In FIG. 8, a pair of friction force evolution versus time plots 180 and 182, are shown for the same read/write head 118 with padded sliders 172 (of FIG. 5) responding to the same non-textured landing zone 174 (of FIG. 5) during separate spin up processes. The friction force evaluation versus time plot 180 shows the response of the read/write head 118 with padded sliders 172 (of FIG. 5) to the non-textured landing zone 174 (of FIG. 5) without using the stimulated take off process. As shown by the friction force evaluation versus time plot 180, the read/write head 118 with padded sliders 172 (of FIG. 5) never attains flight.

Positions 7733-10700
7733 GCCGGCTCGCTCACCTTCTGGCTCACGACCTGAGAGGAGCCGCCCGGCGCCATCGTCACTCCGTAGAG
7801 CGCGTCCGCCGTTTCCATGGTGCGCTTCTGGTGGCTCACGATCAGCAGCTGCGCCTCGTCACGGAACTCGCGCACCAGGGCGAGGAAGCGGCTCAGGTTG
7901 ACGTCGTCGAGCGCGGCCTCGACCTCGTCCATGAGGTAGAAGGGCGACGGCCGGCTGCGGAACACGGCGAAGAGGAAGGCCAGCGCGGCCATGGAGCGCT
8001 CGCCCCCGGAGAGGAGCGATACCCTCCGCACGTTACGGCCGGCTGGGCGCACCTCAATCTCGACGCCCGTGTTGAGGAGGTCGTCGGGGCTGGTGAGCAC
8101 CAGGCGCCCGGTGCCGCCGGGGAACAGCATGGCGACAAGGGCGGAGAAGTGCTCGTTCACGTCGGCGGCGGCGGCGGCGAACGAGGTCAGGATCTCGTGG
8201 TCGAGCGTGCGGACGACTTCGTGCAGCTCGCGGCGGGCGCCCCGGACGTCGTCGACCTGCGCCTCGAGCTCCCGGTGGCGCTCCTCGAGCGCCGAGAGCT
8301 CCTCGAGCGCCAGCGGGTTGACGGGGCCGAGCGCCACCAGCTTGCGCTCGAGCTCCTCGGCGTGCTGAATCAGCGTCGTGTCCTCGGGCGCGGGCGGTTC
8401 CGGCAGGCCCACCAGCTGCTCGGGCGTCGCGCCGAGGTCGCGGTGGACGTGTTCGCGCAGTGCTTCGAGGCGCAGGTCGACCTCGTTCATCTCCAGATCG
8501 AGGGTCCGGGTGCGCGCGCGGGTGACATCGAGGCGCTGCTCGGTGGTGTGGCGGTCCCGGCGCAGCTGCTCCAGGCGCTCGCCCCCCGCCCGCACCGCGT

Friction force evaluation versus time plot 182 shows that, by using the simulated take off process of a first embodiment, a lateral displacement of substantially + and −0.02 inch (0.0508 cm.) at a frequency in the range of substantially 5 Hz to 50 Hz is imposed on the read/write head 118 with padded sliders 172 (of FIG. 5) of the HSA 110 (of FIG. 1) between 0.5 and 0.9 sec of elapsed time into the acceleration portion of the spin up process for duration of substantially 0.40 seconds, take off of the read/write head 118 with padded sliders 172 (of FIG. 5) occurs after 3.3 seconds. It will be noted that through utilizing of acceleration elapsed time, the lateral displacement of the read/write head 118 is provided irrespective of the actual rotational velocity of the disc 108 (of FIG. 1). Friction force evaluation versus time plot 182 also shows that the friction force level is globally much lower during the contact phase (between 1 and 3 sec). The lateral displacement of the read/write head 118 with padded sliders 172 (of FIG. 5) is a result of applying a stimulation voltage signal (not separately shown) of predetermined amplitude, frequency and profile to the actuator coil 124 of the HSA 110 (of FIG. 1) from the PCB (not shown) mounted to the underside of the basedeck 102 of the disc drive 100 (of FIG. 1). It is noted that, the voltage amplitude of the stimulation signal is drive configuration dependent and a function of the mass of the actuator assembly elected for use within the disc drive.